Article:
What I Learned This Week: Understanding How Others Are Made

This week, my amazement moved from seeing how God made me, and how it brought me such liberty and self-acceptance, to seeing how God made my significant others, and how it is changing my acceptance of them.

My husband and I share several characteristics, one is that we are normally all or nothing.  However, my extremes don’t affect me quite like they affect him, and his version of all or nothing has baffled me for decades.  He will take on huge projects, end up doing them all by himself, physically exhaust himself, and then be physically and emotionally down for several days.

For me, I wear myself out on a project, albeit rarely a physical job, as I am pretty much a sloth when it comes to that, and I am back up and running at least after one good night’s sleep, or watching a movie or programming (which I like to do for intellectual challenge and creativity purposes).  I just haven’t understood him.  Honestly, the cycle just seemed stupid to me. Why do that to yourself?  Why not work smarter, not harder, and pre-plan and get more help before doing the project?

But as I am learning about Ronnie’s temperament, it is very eye opening.  He and I share a focus on tasks and getting things done.  My projects are basically intellectual and things I can do alone, without having to depend upon other people (programming, writing, counseling, teaching).

However, his achievements are normally much bigger, include some type of physical tasks, and require many people.  His temperament rarely delegates because of his inborn belief that no one can do a job as well as he can, so he ends up doing it all himself and experiencing burnout.  What was really, really interesting was that there are signs that he is about to enter burnout – he starts talking a lot, stream of consciousness, working situations and emotions out in his head. I never realized the the talking was a precursor to the burnout, because otherwise, he doesn’t talk that much.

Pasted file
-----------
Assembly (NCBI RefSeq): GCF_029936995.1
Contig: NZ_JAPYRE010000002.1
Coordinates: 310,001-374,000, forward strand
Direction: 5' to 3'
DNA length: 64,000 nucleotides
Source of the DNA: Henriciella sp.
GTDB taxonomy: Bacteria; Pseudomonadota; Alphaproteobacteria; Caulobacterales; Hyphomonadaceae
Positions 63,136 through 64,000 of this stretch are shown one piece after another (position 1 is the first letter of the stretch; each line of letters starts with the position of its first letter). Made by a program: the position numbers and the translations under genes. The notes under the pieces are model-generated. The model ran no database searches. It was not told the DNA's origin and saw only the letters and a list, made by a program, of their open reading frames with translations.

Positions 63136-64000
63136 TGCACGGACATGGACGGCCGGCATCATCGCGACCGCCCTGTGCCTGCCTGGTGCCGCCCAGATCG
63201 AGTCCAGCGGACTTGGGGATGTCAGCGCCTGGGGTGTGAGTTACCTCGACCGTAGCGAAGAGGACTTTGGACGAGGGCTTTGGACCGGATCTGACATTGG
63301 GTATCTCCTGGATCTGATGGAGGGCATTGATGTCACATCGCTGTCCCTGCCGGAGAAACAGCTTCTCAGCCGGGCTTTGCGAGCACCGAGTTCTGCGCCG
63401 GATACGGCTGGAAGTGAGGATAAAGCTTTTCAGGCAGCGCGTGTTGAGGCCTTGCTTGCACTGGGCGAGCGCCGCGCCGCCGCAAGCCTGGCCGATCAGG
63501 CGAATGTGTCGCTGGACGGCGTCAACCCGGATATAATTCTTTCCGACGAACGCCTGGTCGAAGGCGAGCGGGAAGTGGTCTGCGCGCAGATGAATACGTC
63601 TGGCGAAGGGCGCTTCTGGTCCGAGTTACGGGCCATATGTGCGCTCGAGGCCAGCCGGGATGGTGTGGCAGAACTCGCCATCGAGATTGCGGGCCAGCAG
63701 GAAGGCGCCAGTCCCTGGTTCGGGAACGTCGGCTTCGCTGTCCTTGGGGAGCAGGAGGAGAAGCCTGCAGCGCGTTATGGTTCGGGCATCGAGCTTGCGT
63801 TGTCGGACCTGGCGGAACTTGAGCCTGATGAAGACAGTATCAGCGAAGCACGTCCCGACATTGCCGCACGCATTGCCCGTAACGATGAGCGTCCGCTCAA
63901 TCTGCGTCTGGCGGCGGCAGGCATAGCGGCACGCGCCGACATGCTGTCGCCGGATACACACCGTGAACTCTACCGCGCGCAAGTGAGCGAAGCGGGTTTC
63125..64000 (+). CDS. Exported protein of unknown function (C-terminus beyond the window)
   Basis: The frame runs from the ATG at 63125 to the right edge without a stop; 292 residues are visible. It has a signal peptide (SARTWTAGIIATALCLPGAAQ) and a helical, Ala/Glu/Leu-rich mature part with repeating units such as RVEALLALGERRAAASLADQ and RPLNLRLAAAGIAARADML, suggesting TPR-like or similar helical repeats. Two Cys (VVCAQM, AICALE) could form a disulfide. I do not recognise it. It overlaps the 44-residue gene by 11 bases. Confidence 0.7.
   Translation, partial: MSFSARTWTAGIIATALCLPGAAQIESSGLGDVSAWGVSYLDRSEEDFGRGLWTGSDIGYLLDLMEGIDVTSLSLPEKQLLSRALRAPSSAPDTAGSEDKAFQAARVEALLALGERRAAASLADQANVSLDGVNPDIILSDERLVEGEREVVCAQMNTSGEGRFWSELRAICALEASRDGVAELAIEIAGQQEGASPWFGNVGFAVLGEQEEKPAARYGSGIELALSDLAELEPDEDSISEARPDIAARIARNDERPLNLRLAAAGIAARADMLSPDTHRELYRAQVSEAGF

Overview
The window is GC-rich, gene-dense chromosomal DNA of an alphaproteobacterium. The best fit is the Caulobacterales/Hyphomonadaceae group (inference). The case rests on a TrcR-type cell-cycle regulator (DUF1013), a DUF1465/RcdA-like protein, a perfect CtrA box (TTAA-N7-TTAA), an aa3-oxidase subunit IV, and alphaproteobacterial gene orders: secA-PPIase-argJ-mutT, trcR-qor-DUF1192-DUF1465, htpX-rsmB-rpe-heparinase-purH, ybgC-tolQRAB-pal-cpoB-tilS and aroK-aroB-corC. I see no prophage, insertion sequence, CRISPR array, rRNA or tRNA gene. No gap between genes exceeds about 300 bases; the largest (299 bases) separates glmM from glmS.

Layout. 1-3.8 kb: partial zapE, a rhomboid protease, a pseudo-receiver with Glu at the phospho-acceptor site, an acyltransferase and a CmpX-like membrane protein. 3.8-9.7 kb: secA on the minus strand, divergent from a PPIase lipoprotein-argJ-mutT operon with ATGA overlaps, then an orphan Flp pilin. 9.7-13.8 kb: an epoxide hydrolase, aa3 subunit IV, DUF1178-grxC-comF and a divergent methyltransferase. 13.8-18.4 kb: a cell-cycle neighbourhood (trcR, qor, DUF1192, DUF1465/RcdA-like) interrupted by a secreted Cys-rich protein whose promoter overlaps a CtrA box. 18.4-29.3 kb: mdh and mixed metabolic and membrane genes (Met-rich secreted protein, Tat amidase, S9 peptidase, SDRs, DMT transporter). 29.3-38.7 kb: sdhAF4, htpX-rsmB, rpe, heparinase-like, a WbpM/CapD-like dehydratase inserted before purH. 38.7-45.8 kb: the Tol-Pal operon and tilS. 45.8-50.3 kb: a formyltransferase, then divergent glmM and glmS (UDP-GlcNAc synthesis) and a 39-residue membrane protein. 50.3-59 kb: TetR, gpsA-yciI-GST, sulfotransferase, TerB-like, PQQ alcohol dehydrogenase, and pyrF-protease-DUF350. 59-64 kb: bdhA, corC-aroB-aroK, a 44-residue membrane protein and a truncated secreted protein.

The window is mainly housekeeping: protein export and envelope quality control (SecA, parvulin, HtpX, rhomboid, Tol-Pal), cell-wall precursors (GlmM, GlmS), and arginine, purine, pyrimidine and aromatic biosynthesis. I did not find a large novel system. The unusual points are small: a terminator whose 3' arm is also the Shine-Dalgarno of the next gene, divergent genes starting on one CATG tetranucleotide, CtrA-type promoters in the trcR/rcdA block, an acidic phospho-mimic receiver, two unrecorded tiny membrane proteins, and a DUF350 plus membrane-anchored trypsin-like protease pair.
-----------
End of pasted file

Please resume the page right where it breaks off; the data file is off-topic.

Since he is talking about frustrations and problems, I always figure he wants help creating a solution to this repetitive problem so it doesn’t happen again, but nooooooo.  He always says, “Can’t you just listen to me and not try to fix anything?”  And I end up thinking to myself, you do this every time; do you not see a pattern? Do you not want to fix it and stop doing it like this over and over again?  Baffled is the best word to describe it, but if I’m really honest, I just felt superior to him, like I don’t do stupid things like that – why does he? (Pride, anyone???)  Now, I understand it is just the verbal release before he literally passes out.

But after learning more about his temperament, I realize that he has no clue what he is doing, as I didn’t either.  If you don’t know your temperament, its strengths and weaknesses, you have no options to fix them.  You are on automatic pilot and remain there.  However, once you recognize a temperament weakness, you now have a choice regarding how you will act, and you have the responsibility to make the healthiest and godliest choice for yourself.

His need for accomplishments drives him to do great and mighty things for God. But his weakness in delegating because of his inborn perfectionism, which makes him think no one can do it right and he’ll just have to re-do it, causes him to pay for it dearly every time.   So knowing this now, I have a completely different understanding of him, and I don’t think what he is doing is stupid nor that I am wiser that him in how we handle our tasks.  He couldn’t do things any differently if he tried right now, because this is a built-in weakness in his temperament. But once he learns about it, I am interested to see what he does about it.

I haven’t had a chance to share any of this with him because I’m waiting for him to take his temperament test and go over the results with him.  I look forward to seeing if what he learns changes how he handles things.  I know that what I am learning is changing how I see him, so I’m hoping it will change the way he sees himself.

I am looking forward to being able to offer the temperament analysis test to my members, and then meeting with them to discuss their temperament strengths and weaknesses.  I have yet to meet a person with whom I have discussed it who hasn’t received a measure of peace in their life from understanding why they do what they do, and giving them godly options to replace those unhealthy actions. So stay tuned, and I’ll make an announcement when I can offer it.